This place is so awesome it should be considered as a wonder of the world.  The Cambodians are proud to have these temples in their country because they have the temples on their Flag. These temples are also UNESCO World Heritage Sites. the only other country to have a monument on there flag is Afganistan.

FUN FACT: Angkor is one of the most important archaeological sites in South-East Asia. Stretching over some 400 km2, including forested area, Angkor Archaeological Park contains the magnificent remains of the different capitals of the Khmer Empire, from the 9th to the 15th century.

We spent 3 full days exploring the ruins, temples, and monuments of Angkor and still didn’t see half of what is there.  Getting around by Tuk-Tuk is the way to go….$12-15 for the entire day, they drive you from temple to temple and stop anywhere you want. Very convenient.  We ate lunch in the Tuk Tuk too. IMG_1917This is the way to go!!!

IMG_1840 I will not write about every temple (or this blog would be 20 pages long).  I will only give what I found most impressive.

IMG_2110the carvings are absolutely extraordinary!!!!!!!!!!!!!!!!!!!!!!!!!!!!!!!!!!!!!!!!!!!!!! and just about everyone that’s been there can agree.  If you click on this picture to make it full screen, you will see a painting of hell, heaven and the life. The picture is trying to tell that if you live a good life and honor the buddah’a beliefs (Buddism is the religion they belived in back then and even now ) then you are destined to go to heaven and always be happy.  But “hell” is entern punishment.  By the way this the only time I’m ever allowed to say ” hell”.  this is a carving.  I bet you wouldn’t even know unless I wrote it.  That just proves how amazing the incredible detail is!!!!!! It must of taken a really long time for the ancient people to carve because they had no modern technology tool and had to chip away at the stone.  Must of been very time consuming.  These carvings are on 90% of the temples. IMG_1319 This is a special language called Sanscrit. It was common during the ancent times but now only a few people in the entire world know how to read it! Some Modern forms of Sanscrit is still written in India today.  I wish I could read it to see what it says. We researched some figures on the internet.   I found it cool how the Sanscrit was carved in the walls.  I did a rubbing on it.  That means that I held a piece of  tissue paper to the wall and rubbed a crayon back and forth to have the Sanscrit carvings on the paper.  It is kind of hard to explaine but I will frame them when I get home and show my Art teacher.IMG_1968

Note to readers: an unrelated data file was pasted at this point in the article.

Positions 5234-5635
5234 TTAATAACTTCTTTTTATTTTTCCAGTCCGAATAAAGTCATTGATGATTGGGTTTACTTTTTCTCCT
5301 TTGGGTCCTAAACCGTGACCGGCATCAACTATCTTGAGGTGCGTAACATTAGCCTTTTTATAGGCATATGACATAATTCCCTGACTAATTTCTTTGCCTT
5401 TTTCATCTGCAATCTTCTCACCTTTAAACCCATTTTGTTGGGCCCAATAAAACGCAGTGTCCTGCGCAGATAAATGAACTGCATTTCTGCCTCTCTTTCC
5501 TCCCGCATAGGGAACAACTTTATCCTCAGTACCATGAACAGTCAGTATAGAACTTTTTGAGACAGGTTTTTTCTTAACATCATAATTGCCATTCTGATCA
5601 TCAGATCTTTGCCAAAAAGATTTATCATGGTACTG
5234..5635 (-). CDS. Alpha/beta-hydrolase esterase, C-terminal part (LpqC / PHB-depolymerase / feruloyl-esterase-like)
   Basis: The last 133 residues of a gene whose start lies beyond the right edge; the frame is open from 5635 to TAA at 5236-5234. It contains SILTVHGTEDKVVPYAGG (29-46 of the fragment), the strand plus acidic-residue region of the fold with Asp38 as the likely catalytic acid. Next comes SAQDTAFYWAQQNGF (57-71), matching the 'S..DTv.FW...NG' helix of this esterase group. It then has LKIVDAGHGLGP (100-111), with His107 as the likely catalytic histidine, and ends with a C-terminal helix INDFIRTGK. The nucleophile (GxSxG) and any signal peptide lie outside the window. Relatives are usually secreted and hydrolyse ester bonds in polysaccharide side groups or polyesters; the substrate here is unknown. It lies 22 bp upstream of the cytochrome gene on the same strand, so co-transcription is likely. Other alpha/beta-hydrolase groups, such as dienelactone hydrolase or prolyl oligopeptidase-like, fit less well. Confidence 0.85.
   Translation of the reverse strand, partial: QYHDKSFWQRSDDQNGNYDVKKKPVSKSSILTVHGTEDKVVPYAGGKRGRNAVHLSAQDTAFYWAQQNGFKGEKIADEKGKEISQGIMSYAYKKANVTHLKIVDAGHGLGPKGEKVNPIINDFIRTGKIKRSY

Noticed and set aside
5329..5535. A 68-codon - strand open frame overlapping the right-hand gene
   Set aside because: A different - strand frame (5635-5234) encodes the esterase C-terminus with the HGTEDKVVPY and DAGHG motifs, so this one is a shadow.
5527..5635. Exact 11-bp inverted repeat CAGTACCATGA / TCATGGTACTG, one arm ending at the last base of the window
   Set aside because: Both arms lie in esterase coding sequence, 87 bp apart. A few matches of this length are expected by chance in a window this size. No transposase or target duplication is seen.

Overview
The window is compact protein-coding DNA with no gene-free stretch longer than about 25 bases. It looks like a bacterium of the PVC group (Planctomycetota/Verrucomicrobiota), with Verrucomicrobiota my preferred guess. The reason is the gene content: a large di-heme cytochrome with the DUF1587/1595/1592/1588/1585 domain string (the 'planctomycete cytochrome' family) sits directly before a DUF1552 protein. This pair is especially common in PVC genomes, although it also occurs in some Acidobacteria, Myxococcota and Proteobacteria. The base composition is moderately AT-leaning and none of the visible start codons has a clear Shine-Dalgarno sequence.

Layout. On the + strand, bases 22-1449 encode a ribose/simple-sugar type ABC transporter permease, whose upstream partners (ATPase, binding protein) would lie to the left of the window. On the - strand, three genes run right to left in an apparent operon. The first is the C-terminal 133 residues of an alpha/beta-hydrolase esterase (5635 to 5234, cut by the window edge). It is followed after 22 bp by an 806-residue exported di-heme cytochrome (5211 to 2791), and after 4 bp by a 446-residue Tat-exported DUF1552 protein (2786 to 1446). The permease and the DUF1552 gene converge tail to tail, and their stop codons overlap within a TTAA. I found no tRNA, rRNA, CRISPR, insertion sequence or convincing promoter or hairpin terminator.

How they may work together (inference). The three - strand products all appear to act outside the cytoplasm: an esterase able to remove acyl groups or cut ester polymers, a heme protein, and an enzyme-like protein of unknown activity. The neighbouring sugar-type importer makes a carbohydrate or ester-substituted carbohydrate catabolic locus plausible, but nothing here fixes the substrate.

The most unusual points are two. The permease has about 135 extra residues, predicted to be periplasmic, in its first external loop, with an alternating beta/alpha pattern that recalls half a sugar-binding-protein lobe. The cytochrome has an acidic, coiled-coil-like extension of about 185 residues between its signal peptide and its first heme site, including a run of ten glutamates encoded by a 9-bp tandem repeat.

I will keep these pictures of the rubbings forever. Sawyer and I did 6 of them. All different.